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Mereki shut down

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One of Harare’s most popular drive-in joints, Mereki in Warren Park D, was yesterday shut down by police and Harare municipal police as the fight against the typhoid outbreak escalates.

Mereki is a favourite venue for revellers from all walks of life who converge there for drinks and barbecues.

The place has been a source of livelihood for an estimated 300 people, undertaking various businesses, including car washing and general vending.

Council spokesperson Leslie Gwindi yesterday said: “We have to shut it (Mereki) so that we can control and contain typhoid. Above all, Mereki does not have proper sanitary facilities and it is unfortunate we have to close it at this juncture.”

Water Resources Development and Management minister Samuel Sipepa Nkomo said water was not responsible for the typhoid epidemic in Harare, but people selling fish “full of flies”.

He told journalists after appearing before the Parliamentary Thematic Committee on Gender and Community Development to make a presentation on the water situation in the country, that typhoid had been caused by poor sanitation.

“On typhoid, I have been advised by the City of Harare and the Ministry of Health and Child Welfare that the contributory factor is not water, but it is something else. People are now selling things they are not supposed to sell and these are sold without proper sanitation, for example, fish full of flies,” he said.

Local Government minister Ignatius Chombo also appeared before the same committee and said: “When we embarked on the land reform programme in post-2000, donors left and some went to South Africa. A majority of Western donors did not appreciate blacks taking over land from whites and so they elected to stop assisting us. We did not get even a single dollar from donors on water.”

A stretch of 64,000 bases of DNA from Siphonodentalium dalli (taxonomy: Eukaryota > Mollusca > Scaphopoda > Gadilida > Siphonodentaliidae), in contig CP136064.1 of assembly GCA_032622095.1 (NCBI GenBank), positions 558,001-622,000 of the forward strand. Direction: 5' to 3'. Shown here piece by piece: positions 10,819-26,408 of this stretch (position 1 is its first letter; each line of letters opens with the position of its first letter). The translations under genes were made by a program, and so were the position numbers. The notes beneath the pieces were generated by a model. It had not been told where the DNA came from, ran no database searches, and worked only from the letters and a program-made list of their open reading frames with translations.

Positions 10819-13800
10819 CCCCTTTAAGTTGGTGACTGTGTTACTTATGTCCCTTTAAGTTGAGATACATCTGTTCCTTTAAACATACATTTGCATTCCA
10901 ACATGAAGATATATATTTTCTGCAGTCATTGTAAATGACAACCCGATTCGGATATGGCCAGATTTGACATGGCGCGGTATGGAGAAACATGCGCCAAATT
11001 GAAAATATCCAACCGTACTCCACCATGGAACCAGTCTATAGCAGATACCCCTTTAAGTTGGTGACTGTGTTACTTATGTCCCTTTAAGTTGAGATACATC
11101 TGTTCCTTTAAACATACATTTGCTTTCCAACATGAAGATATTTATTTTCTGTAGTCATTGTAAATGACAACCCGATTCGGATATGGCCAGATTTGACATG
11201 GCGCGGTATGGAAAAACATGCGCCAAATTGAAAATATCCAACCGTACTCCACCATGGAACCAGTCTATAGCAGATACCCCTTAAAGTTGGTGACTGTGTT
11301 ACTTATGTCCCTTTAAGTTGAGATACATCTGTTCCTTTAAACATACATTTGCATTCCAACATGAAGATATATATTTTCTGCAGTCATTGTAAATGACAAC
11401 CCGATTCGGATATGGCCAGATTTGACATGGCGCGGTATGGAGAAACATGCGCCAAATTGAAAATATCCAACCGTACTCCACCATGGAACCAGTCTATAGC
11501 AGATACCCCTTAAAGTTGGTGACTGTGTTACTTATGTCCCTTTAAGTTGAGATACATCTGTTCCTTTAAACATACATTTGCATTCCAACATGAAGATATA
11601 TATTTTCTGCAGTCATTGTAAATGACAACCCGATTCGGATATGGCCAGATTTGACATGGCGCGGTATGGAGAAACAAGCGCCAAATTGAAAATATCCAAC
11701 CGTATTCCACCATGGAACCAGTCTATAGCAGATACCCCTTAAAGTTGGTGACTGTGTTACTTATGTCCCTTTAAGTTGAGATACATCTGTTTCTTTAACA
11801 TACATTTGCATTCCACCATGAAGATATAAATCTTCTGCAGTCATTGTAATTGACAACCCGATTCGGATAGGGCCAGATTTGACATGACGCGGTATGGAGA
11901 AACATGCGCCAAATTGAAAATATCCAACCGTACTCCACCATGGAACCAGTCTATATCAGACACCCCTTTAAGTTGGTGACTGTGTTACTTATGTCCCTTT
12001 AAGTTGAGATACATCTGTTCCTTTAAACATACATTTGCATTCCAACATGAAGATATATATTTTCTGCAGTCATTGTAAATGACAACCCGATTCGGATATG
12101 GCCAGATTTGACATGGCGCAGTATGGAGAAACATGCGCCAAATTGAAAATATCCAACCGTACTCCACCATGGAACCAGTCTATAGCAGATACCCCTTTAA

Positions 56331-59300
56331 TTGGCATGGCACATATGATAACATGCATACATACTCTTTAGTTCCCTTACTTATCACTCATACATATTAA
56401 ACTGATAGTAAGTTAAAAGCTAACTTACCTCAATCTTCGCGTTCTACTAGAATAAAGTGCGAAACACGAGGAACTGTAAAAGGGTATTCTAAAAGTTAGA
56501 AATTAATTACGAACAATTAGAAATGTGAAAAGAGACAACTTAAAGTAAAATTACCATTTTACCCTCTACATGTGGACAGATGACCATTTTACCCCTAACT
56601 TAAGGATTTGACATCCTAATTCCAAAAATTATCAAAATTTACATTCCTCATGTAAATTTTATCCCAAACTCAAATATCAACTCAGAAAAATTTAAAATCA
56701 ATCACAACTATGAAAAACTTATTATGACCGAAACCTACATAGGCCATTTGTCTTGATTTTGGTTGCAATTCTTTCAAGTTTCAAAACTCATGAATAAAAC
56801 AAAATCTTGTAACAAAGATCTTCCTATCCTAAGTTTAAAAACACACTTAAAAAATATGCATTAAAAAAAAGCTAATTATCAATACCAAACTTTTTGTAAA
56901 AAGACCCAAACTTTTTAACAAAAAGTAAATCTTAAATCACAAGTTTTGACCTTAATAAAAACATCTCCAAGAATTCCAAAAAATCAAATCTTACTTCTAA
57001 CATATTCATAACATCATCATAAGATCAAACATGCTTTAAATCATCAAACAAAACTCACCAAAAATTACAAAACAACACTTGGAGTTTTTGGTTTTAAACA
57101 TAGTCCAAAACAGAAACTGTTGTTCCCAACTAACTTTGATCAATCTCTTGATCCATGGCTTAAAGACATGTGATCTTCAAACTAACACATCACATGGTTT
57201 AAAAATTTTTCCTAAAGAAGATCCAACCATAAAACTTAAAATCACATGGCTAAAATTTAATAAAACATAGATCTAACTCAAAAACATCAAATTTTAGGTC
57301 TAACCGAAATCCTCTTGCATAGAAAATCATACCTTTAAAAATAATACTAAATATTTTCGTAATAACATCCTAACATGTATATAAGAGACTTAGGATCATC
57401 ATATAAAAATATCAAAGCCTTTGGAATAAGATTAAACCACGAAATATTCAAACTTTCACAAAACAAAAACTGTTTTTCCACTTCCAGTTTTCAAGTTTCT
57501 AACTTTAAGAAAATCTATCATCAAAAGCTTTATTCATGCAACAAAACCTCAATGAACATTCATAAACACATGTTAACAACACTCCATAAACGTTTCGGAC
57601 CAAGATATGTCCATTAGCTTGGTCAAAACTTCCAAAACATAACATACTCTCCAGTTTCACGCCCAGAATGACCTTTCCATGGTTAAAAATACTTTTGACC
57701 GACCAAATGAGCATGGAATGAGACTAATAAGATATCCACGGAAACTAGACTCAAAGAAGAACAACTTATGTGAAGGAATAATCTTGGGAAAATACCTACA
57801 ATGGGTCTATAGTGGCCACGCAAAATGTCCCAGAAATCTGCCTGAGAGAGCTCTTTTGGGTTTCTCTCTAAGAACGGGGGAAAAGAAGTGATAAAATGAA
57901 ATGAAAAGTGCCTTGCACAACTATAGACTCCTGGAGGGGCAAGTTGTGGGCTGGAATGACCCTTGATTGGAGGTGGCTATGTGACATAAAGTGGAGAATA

NewsDay visited Mereki yesterday and found all the food stalls like paMai George, Mai Gonyeti and Mai Sibanda, deserted following the police crackdown.

The NewsDay crew that went there just after the raid around mid-morning was greeted by a sombre atmosphere, uncharacteristic of Mereki.

Smouldering smoke remained from the braai stands and motorists coming for their usual lunches said they were surprised and disappointed to find their favourite joint deserted.

In the aftermath of the raid, the vendors were salvaging the little they could, contemplating their future.
Eyewitnesses said the vendors fought running battles with municipal police who confiscated their wares, including cooking utensils and foodstuffs.

“The police just came in the morning when we were preparing for the day and told us to pack our things and leave,” said one vendor who identified herself as Kiri MaMoyo.

“This was my only source of income. I was paying fees, rent and all my family’s other needs from the money I got from roasting meat and selling sadza. I don’t know where to start from now,”
A 40-year-old widow, who gave her name as Mbuya Chari, said she was supporting her five children from selling food at Mereki.

“My husband passed away recently and all my children are young and unemployed. I am the sole breadwinner and I don’t know what they want us to do.”

Sydney Matare, a patron, said: “Council should have checked first whether typhoid is present here before closing this place. It is unfair because, as I see it, the food is hot and is better than what is sold in city restaurants.”

Meanwhile, it was business as usual at Whitehouse, a fishmonger base near Snake Park, despite a ban imposed by the Harare City Council in the wake of the typhoid outbreak.

City health officials claim fish vendors contributed in the spread of typhoid since the infectious bacteria was discovered in the fish samples collected from vendors.

Zvimba East MP Patrick Zhuwao, under whose constituency Lake Chivero falls, was supportive of the ban. Zhuwao said: “I am in support of the ban as the fish are putting lives at danger. City of Harare is pumping raw sewage off Marimba River into Mukuvisi River and to Lake Chivero. This is unacceptable.”

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